All of these are considerations you need to take into account when deciding if your home is a good candidate for solar.

Can the solar panel array on your roof handle charging your electric car, too?

solar panel electric car

Can a solar panel array handle charging your electric car, too? It depends on a number of factors.

You can virtually disconnect from your local utility company by putting a solar panel system on your roof. As long as you’re making that move, why not take it a step further and disconnect from the gas pump, too? You can, as long as your solar panel system can handle charging your electric car, as well as providing electricity for your home.

If you own a Tesla, Nissan Leaf, or Chevy Bolt, for instance, a solar energy system on your roof can serve as a substitute for the gas pump.

Most people spend about $2,000 per year at the gas pumps purchasing gasoline for their cars. At that rate, with an electric car, it won’t take too many years to recover the cost for the solar panels required to charge their electric cars. And, if gas prices go up, they can cash in on the savings even faster.

Of course, this also depends on whether someone is purchasing a system for their home that will also provide electricity to recharge the batteries in their electric car or whether they’re adding on to an existing solar array for an electric car. It’s important to note that Illinois solar incentive programs do not apply when adding on to an existing system – they apply to new systems only.

The question is how many solar panels you will need to charge your electric car and will you have enough left over to provide energy for the home or office.

Assuming you have an optimal location for your solar panels – a Southern exposure without obstructions – six to eight panels (in addition to the panels providing solar energy for your home or office), producing 300 watts each, is generally considered enough to recharge your electric car when its battery is low. If your home has an East-West exposure, you may need additional solar panels to make up the difference in lower output per panel.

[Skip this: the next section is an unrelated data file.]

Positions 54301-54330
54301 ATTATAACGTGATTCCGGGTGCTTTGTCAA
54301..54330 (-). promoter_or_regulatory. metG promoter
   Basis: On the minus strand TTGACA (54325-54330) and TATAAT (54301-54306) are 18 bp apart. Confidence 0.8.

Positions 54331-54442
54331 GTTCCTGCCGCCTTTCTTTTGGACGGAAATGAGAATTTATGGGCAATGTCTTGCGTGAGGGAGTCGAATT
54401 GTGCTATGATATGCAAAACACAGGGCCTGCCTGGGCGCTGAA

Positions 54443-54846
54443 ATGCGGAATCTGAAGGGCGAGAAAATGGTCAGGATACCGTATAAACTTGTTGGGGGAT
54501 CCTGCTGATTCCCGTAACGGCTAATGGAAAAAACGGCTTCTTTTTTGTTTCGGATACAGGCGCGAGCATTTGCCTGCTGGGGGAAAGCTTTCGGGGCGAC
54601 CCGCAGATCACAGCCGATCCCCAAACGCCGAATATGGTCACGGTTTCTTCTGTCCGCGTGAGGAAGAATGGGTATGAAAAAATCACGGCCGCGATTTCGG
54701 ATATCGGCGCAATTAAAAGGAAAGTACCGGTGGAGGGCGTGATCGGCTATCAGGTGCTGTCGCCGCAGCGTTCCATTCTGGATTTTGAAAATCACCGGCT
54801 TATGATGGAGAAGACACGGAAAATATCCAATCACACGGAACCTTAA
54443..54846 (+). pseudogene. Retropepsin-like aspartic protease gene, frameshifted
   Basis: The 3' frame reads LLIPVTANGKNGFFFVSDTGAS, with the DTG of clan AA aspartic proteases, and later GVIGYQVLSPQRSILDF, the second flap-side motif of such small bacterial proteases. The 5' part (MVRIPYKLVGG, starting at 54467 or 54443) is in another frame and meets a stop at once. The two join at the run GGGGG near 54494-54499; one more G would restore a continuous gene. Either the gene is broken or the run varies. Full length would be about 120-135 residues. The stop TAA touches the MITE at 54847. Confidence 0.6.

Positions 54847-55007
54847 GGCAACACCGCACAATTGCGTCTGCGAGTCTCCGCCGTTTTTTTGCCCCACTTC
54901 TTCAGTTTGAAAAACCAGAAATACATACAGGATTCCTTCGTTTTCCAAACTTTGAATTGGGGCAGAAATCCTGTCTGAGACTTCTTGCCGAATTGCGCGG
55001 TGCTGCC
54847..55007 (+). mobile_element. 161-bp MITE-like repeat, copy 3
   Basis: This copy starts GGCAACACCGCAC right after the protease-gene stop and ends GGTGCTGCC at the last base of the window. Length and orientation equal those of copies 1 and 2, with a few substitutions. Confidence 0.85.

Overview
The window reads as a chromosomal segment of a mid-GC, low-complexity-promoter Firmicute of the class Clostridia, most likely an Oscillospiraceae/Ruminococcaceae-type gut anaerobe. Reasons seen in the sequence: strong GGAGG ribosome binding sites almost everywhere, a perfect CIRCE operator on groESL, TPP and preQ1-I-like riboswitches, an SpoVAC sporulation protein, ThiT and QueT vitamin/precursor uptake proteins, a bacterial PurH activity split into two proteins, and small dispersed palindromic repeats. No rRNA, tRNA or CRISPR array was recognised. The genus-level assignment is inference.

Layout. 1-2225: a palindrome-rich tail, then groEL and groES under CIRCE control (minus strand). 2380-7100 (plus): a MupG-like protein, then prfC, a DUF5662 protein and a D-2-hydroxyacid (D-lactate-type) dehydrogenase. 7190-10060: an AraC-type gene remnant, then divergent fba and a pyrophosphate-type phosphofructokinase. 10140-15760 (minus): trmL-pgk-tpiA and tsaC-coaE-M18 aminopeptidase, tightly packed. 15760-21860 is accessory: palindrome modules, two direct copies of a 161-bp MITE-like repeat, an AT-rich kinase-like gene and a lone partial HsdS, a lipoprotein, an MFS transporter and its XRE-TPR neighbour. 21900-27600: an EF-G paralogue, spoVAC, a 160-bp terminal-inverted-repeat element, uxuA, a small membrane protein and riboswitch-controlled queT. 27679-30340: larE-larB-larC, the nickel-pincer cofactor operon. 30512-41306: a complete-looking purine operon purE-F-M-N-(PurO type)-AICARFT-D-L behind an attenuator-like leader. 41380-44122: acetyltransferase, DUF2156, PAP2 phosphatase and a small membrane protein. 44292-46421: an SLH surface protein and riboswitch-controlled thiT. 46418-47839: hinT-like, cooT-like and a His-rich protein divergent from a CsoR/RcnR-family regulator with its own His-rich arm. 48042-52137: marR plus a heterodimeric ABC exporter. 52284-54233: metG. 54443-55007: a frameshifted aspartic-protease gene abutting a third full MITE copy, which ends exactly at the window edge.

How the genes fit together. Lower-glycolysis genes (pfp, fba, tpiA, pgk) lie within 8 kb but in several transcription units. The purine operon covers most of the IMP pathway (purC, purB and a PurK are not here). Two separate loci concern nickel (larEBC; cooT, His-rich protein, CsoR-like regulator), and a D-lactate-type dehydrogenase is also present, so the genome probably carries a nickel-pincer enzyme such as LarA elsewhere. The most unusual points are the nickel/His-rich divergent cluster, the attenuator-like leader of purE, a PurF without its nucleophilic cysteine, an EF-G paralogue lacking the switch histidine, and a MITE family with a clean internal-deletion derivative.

These numbers assume that, like most people, you drive about 1,000 miles per month. If you drive more than that you may need more electricity to operate your car; you may need more panels to keep up. The same is true if you’re prone to jack-rabbit starts. In other words, both the distance you travel and the way you drive your electric car are considerations.

To think that a solar array on your roof could help you to virtually disconnect from the local utility company and the gas pump is a little slice of Nirvana.

GOing Solar presentation at McHenry Public Library turns into interactive discussion

GOing solar energy presentation

Paul LaBarbera, with Magitek Energy Systems, gave a presentation on GOing Solar at the McHenry Public Library April 25.

Enthusiastic audience engages solar expert in ongoing Q&A

The seats were still filling as Paul LaBarbera, the owner of Magitek Energy Solutions, a solar energy systems installer, stepped to the podium and began his presentation Wednesday night at the McHenry Public Library. There was a Question-and-Answer session planned for after but the audience was having no part of waiting. Only minutes into his talk, LaBarbera was interrupted by the first of a welcome barrage of questions.

The audience was engaged, on the edge of their seats: they wanted to know about the potential for solar energy at their homes and offices and LaBarbera is one of the foremost experts in the field. Having installed more than 100 solar energy systems, he has the most difficult certification from Underwriters Laboratory – the only installer in Illinois with that certification.

Instead of a presentation, LaBarbera led an energetic discussion about solar energy and its potential. Instead of a Q&A session, when finished, LaBarbera and his assistant, Jacqueline Stern, sat down one-on-one with those in attendance, who had brought their electric bills along, to provide estimates of the cost and viability of installing one of these systems on their home or office.